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Weather
First Atlantic hurricane expected
Caribbean islands prepare as Tropical Storm Irene intensifies
Last Modified: 21 Aug 2011 11:26
Hundreds of thousands of people still live in Haitian tent communities and are especially vulnerable to storms [Getty]

When it comes to tropical development in the Caribbean, the worst case scenario could be brewing.

A tropical storm that is expected to strengthen into a hurricane has its track set towards the vulnerable island of Hispaniola.

Tropical Storm Irene originated just under 100 kilometers to the east of the island of Guadeloupe in the Lesser Antilles. As Irene approached the island, the winds increased and tropical storm warnings are now in effect for Guadeloupe and the surrounding islands.

In the next 24 hours the storm is expected to continue to track to the west before beginning a gradual turn to the northwest. This will bring Irene’s path very close to the southern coast of Puerto Rico early Monday morning.

Irene could become the first hurricane of the 2011 Atlantic hurricane season by Monday afternoon. As of now, most of the forecast models are in fairly good agreement that Irene will make a landfall on the southern coast of the Dominican Republic sometime from late Monday evening into early Tuesday. At this point we could be looking at sustained winds of 137 kilometres per hour, a category one hurricane.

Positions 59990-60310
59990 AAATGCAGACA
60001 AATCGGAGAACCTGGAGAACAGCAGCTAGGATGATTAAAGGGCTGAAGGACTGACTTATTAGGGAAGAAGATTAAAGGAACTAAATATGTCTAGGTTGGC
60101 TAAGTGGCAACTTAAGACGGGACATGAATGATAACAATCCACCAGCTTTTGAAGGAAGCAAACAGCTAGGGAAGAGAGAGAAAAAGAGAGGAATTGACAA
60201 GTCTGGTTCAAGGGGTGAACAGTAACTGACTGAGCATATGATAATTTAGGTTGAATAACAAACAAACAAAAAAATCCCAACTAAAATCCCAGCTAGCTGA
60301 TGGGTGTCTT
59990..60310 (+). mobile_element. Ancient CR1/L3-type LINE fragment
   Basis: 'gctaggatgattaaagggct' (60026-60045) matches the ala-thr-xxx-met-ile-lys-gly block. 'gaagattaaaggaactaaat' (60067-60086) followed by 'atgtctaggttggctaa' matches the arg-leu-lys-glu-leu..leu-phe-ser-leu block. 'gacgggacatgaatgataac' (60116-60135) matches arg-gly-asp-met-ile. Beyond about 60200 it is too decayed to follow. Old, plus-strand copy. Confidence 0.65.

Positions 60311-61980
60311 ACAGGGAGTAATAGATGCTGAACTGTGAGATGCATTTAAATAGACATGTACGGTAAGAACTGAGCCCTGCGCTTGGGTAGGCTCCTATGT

Starting on Monday evening, the southern regions of the Dominican Republic are expected to see exceptional amounts of rainfall, possibly totalling well over 400 millimetres. This causes the 3500-metre mountain ranges over Hispaniola to funnel surging water down mountain valleys, leading to deadly flash flooding.

On the deforested Haitian side of the island, rainfall by even the weakest tropical depression could prove fatal as mudslides and landslides are unleashed for this impoverished nation. By Tuesday, a weakened Irene is likely to make its way over Haiti’s capitol of Port-au-Prince. 

If the possibility of mudslides and flooding isn’t bad enough for the 600,000 made homeless by the 2010 earthquake, authorities and international organizations fear a possible surge in cholera in the storm's aftermath. Rising water levels and lack of drinking water put this country at an even higher risk for fatalities.

After passing over Hispaniola, Irene is expected to move back over water briefly before making another landfall on the southern coast of Cuba. Normally the longer a tropical system tracks over land, the weaker it will become. It is a combination of this land and water ratio that will determine the future story for Irene, and if Florida and the Bahamas need to be on alert later in the week.

Source:
Al Jazeera
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